Steven Lasky posted a piece on Khantshe in Amerika at his Museum of the Yiddish Theater website and asked for a volunteer to translate the title song. The operetta was published in 1915 in Warsaw, Poland (Theater Library Publishing House Edition).
(I met Steven at YIVO once, we both wanted the same box of research materials! He's been translating an immense amount of the Zilberzweig Lexicon of Yiddish theater.)
Why does WorldCat use such weird transliteration? They have it as Ḥonṭshe in Ameriḳa. The sheet music says Chantshe In America. Note they don't use the Yiddish form of the word, Amerike.
If you want the sheet music I have it:
Pianist Aviva Enoch and I recorded this yesterday:
I see that Khantshe (who was played by Bessie Tomashevski and, later, Clara Young) appears to have been a modern girl, a pickpocket and a champion for women's rights. The show was written by Nahum Rakow with music by Joseph Rumshisky and words by Isidore Lillian. Molly Picon also played the roll. Steven Lasky found this picture.
Here's the transliteration:
Khantshe iz geven a mol a nomen nor tsum shpas, men hot gelakht
Un fun ir khoyzek gemakht,
Oy, nit far mir gedakht!
Khantshe iz shoyn mer keyn Khantshe nit,
Dos zog ikh aykh. A naye tsayt,
Zikh fun shklaferay bafrayt,
Khantshe iz a gantser layt.
Iberal iz zi a knakerin a gantse,
Un men rukt zikh un men shart zikh tsu der Khantshe,
Far ir di mener - hert:
Hobn mer keyn vert
Khantshe iz afn ferd!
Khantshe iz a 'lady' shoyn a gantse
Oy oy oy Khantshe a khvat, a held
Nit geshpet, 'plain' geredt
Hoybt di hent far Khantshe.
Khantshe, nor vi a polisman shpant zi,
oy oy oy Khantshe, nor Khantshe, Nor Khantshe bashaynt di gantse velt.
The rest (plus translation of the Yiddish) after the jump
Khantshe nemt keyn blof nit,
Un zi kempft far froyen rekht
Dos iz a plan:
Far a froy un far a man
Zol glaykhe rekhte zayn.
Arunter mit di hoyzn, oy,
Arunter mit dem man - git zi a kvitsh
Ven zi shteyt un halt a 'spitsh'
Khantshe iz a 'regele pitsh'
"Meydl, vayber, zay a man!" - tseshrayt zikh Khantshe,
"Nit dershrek zikh far a berdl mit a vantse,
Mir hoybn oykh rekht
Tsu shpiln gantse nekht."
Poyker, es iz nit shlekht!
Ver geyt tsu a 'picnic,' tsu a bal,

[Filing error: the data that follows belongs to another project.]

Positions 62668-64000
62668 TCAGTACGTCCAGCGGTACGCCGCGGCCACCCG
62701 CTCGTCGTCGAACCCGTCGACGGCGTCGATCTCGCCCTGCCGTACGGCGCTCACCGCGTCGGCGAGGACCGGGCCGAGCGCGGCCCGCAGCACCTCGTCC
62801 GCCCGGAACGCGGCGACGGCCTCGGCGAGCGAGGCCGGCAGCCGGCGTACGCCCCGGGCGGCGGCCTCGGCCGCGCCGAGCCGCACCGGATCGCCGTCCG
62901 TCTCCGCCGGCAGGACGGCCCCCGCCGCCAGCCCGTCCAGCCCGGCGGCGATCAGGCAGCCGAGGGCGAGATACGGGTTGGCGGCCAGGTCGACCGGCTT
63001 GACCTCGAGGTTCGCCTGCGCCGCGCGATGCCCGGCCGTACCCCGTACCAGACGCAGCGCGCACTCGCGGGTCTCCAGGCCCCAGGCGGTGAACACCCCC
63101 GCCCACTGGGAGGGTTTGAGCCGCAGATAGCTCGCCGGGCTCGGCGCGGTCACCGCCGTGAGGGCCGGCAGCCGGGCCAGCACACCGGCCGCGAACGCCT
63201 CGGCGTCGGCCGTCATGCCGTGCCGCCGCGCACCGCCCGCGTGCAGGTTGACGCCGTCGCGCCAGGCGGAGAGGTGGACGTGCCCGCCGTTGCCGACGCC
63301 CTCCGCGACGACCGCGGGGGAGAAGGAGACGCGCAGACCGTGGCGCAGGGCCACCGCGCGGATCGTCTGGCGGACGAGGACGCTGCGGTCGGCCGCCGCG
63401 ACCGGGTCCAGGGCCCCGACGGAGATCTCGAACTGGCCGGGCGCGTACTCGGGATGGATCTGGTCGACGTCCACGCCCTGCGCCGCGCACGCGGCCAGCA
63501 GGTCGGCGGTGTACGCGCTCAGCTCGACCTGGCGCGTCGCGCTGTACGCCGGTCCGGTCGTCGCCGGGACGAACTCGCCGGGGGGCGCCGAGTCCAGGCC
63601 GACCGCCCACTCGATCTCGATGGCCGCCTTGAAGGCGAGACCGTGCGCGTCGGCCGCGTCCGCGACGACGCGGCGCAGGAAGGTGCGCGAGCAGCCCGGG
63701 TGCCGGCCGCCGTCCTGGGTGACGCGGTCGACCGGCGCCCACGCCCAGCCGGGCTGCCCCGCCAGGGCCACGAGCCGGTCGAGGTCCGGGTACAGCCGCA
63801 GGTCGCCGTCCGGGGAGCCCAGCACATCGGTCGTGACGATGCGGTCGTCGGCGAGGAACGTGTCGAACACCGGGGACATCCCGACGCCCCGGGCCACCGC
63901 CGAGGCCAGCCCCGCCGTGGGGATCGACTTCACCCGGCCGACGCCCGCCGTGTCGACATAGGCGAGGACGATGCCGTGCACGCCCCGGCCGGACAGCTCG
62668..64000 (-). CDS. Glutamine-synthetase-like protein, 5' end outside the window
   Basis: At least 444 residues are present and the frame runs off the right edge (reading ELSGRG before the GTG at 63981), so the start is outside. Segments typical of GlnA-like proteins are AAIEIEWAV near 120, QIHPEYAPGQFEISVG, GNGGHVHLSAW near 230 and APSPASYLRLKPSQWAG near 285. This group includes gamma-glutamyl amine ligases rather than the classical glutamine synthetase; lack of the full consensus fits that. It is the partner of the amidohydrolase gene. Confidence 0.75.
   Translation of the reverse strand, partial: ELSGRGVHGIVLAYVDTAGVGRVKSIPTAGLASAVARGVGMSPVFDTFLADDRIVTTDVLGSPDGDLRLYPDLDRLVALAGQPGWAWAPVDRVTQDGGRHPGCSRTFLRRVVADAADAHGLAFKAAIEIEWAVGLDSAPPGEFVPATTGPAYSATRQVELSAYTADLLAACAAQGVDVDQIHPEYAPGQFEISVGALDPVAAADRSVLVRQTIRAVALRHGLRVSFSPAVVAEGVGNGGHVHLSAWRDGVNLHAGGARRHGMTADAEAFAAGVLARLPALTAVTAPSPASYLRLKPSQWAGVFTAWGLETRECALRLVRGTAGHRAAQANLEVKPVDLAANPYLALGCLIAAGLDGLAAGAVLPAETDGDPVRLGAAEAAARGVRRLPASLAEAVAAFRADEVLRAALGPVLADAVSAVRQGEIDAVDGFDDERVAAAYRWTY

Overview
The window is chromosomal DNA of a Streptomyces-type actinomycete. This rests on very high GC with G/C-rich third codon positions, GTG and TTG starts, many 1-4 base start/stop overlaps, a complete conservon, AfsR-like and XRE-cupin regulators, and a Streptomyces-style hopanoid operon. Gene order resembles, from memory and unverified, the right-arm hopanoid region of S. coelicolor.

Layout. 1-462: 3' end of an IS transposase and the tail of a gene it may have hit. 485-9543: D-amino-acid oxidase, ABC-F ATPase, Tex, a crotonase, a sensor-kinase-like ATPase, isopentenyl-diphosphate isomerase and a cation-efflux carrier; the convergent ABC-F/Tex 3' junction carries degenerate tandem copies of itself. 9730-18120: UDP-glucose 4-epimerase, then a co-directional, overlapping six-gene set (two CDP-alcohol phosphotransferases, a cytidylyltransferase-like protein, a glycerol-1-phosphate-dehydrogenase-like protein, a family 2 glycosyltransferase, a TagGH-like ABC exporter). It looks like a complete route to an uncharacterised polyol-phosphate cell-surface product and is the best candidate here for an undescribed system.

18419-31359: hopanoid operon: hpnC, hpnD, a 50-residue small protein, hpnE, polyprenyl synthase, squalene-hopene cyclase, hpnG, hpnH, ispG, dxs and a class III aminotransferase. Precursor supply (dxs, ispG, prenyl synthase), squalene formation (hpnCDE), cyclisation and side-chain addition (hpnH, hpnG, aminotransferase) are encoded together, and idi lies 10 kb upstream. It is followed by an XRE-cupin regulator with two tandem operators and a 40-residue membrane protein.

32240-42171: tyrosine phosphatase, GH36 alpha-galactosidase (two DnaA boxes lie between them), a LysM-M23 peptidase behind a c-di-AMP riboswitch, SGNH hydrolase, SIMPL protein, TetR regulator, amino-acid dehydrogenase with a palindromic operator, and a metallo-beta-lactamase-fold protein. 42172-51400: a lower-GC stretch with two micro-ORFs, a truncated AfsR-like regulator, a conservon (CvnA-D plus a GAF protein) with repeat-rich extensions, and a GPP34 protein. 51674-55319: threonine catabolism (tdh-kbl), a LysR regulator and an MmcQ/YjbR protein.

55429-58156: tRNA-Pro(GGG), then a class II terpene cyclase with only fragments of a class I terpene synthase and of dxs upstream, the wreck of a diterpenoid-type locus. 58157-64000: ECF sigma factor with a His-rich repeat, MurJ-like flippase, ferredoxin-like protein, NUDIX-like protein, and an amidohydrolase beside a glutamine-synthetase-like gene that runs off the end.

In 'densing skul' ver zukht a 'trit'?
Af a 'car' vi kh'bin a yid
Vemen git men op a 'sit'?
Ver dertapt in 'butcher-shop'
Dem 'butcher's' marekh-beyn?
Unter dem brik
Koyft zi ayn fish, hert a 'trik' -
Ligt in fartukh finf shtik
Ver ken makhn geyn 'vatsh un tsheyn'
In 'department store' a latkhente a gantse
Ver iz fun di 'tops'?
Tsunoyfgeshtelt fun blofs?
Rets, handticker un pofs?
Khantshe used to be a name people laughed at and they made fun of her.
Oy, let it not happen to us!
Khantshe's not the same now, I'm telling you.
It's new times - she's freed from slavery,
Khantshe is completely respectable now.
Everywhere she's big shot
And people shove to get to Khantshe, and woo her
Listen: for her, men have no worth
Khantshe is riding high!
Khantshe is a now quite the lady
Oy, she's audacious, a hero,
Not mocked, plain to say
Lift your hands for Khantshe
Khantshe, she walks like a policeman
Oy, Khantshe, only Khantshe lights up the world
You can't catch Khantshe in a bluff
And she fights for women's rights
That is a plan:
for a woman and her husband to be equal.
Down with trousers and down with the husband
She gives a squeak when she stands and gives a speech
Khantshe is a regular peach
"Girls, women, man up!" cries Khantshe,
Don't be afraid of a beard and moustache.
We, too, have the right
To play all night every night."
Drummer - this isn't bad! [I think this addresses the orchestra as it strikes up the chorus]
Who goes to a picnic, a ball,
Goes to find a 'treat' in the dancing school?
In a car, I swear, who do people give up their seat for?
Who finds in the butcher shop
The butcher's marrow bone?
Under the bridge she buys one fish, hear a trick:
Five pieces are hidden in her apron.
Who can make a watch and chain run? Only Khantshe
In the department store a total thief.
Who is the tops?
Put together from bluffs?
Rets[?], handkerchiefs and puffs?